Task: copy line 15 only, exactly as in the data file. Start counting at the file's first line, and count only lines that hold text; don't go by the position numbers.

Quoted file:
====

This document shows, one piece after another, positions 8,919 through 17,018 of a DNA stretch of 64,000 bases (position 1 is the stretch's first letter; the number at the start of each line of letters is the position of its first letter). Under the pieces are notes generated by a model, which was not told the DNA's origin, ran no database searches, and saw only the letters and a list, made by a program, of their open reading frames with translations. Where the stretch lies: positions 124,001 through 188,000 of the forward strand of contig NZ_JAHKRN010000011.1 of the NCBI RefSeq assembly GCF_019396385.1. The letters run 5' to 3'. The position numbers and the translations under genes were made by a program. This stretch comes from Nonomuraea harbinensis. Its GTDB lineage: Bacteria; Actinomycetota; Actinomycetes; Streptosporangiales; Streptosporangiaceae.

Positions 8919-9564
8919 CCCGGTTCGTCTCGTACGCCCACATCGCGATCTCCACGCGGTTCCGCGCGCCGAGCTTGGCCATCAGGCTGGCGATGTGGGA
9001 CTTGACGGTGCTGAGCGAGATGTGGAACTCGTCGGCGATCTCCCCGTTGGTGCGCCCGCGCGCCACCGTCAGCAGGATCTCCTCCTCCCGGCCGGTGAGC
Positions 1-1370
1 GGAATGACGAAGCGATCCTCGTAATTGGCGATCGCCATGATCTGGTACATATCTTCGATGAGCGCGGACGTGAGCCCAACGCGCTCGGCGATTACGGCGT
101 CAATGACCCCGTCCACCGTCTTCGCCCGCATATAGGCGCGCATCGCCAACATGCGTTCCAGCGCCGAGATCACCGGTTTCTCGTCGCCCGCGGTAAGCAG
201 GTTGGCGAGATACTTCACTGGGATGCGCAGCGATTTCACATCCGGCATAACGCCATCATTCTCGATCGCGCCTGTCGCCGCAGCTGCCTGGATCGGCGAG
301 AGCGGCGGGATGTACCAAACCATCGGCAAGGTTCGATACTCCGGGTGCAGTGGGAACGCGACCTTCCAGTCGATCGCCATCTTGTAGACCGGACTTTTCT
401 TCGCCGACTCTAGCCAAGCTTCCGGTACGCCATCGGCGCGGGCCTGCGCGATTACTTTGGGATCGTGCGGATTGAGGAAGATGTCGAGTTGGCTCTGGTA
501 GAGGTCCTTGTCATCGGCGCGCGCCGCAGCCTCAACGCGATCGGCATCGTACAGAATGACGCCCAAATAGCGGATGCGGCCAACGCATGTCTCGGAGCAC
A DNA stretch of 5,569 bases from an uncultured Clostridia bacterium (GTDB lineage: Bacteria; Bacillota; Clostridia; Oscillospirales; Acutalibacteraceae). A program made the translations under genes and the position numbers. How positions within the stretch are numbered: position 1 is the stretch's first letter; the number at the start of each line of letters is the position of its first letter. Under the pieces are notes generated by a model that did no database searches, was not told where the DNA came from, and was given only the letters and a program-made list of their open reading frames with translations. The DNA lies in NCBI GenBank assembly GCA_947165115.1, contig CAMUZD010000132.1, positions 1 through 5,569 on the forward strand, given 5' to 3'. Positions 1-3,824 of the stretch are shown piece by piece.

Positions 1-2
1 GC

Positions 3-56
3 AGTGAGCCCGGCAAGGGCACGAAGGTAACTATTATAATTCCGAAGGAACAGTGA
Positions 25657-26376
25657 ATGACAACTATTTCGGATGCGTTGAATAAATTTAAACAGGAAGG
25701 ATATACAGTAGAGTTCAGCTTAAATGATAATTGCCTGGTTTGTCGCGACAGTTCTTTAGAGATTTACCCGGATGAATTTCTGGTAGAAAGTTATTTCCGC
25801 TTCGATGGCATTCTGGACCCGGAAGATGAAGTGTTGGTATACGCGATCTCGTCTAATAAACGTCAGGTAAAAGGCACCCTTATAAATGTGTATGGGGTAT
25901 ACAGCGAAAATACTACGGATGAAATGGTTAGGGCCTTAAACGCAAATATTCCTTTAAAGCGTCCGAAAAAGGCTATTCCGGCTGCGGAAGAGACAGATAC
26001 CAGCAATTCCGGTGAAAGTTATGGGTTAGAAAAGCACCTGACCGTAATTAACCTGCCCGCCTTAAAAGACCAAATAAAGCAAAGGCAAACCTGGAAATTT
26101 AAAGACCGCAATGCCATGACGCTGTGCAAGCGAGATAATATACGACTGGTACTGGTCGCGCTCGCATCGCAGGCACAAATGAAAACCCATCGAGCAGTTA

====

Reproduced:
Positions 3-56